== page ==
lignite


lignite
lignitic /lig nit"ik/, adj.
/lig"nuyt/, n.
a soft coal, usually dark brown, often having a distinct woodlike texture, and intermediate in density and carbon content between peat and bituminous coal.
[1800-10; LIGN- + -ITE1]

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Yellow to dark brown, rarely black, coal that has been formed from peat under moderate pressure; it is one of the first products of coalification and is intermediate between peat and subbituminous coal.

Dry lignite contains about 60–70% carbon. Almost half of the world's total coal reserves contain lignite and subbituminous coal, but lignite has not been exploited to any great extent because lignite is inferior to higher-rank coals (e.g., bituminous coal) in heating value, ease of handling, and storage stability. In some areas, however, the scarcity of fuel has led to extensive developments.

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coal
      generally yellow to dark brown or rarely black coal that formed from peat at shallow depths and temperatures lower than 100 °C (212 °F). It is the first product of coalification and is intermediate between peat and subbituminous coal according to the coal classification used in the United States and Canada. In many countries lignite is considered to be a brown coal. Lignite contains about 60 to 70 percent carbon (on a dry, ash-free basis) and has a calorific value near 17 megajoules per kilogram (7,000 British thermal units per pound).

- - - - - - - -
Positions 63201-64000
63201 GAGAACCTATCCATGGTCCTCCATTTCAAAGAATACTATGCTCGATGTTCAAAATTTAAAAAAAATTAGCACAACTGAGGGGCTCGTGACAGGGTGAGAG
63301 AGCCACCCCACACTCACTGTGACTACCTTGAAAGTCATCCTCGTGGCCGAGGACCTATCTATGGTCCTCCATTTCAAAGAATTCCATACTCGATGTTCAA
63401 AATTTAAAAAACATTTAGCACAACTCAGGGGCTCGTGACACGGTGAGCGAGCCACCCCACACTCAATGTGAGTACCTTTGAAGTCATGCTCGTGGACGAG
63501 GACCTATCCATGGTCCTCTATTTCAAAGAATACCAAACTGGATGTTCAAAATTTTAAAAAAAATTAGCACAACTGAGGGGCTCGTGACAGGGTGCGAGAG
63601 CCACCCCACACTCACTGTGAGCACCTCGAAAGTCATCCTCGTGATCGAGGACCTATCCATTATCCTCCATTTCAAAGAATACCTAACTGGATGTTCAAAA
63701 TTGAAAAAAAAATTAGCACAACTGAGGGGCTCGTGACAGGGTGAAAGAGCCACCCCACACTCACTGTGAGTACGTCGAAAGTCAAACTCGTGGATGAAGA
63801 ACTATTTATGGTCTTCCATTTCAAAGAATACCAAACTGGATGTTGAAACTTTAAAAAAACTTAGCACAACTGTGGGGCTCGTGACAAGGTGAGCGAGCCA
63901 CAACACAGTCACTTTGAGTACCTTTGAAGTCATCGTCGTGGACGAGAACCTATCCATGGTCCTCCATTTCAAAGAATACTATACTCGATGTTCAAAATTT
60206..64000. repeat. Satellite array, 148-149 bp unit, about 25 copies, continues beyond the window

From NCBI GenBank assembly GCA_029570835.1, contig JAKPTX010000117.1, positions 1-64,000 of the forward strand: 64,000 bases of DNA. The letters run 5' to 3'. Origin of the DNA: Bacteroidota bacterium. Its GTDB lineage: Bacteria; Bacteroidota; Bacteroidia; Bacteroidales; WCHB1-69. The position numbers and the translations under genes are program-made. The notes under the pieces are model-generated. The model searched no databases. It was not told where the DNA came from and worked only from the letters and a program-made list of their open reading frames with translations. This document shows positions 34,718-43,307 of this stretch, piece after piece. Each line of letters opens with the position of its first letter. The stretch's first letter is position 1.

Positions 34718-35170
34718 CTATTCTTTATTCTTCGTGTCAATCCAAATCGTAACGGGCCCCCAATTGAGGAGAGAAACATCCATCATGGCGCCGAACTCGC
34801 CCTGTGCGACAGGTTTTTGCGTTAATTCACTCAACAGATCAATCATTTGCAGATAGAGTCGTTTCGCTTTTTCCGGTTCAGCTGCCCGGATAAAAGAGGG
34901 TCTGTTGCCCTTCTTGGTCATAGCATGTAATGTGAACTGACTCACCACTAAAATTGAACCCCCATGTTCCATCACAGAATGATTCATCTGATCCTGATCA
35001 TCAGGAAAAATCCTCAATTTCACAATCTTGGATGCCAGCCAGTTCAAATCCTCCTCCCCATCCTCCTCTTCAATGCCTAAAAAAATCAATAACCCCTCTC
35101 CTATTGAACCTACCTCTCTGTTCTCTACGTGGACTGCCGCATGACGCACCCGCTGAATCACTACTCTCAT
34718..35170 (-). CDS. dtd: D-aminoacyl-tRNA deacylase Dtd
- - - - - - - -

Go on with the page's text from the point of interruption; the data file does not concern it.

It has been estimated that nearly half of the world's total proven coal reserves are made up of lignite and subbituminous coal, but lignite has not been exploited to any great extent, because it is inferior to higher-rank coals (e.g., bituminous coal) in calorific value, ease of handling, and storage stability. In areas where other fuels are scarce, the production of brown coal far exceeds that of bituminous coal.

      Most lignites are geologically young, generally having formed during the Cenozoic (Cenozoic Era) and Mesozoic (Mesozoic Era) eras (approximately 2 to 250 million years ago). Many lignite beds lie close to the surface and are of great thickness, sometimes greater than 30 m (about 100 feet); they are easily worked, and the cost of production is low. The utilization of lignite is difficult because of its high water content, which can be as great as 75 percent in some varieties. Upon exposure and weathering, some of this water is given up, and disintegration, or crumbling, of the material occurs, which reduces the value of lignite as a fuel. Lignite also tends to disintegrate during combustion, and hence the losses through a grate may be relatively high. It requires special care in storing, is uneconomical to transport over long distances, and is subject to spontaneous combustion. Schemes for increasing the use of lignite have received attention in Australia, New Zealand, Canada, the United States, and elsewhere. The fuel is used primarily by local utilities and industries and by domestic consumers close to the mine sites.

Otto C. Kopp
 

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Universalium. 2010.

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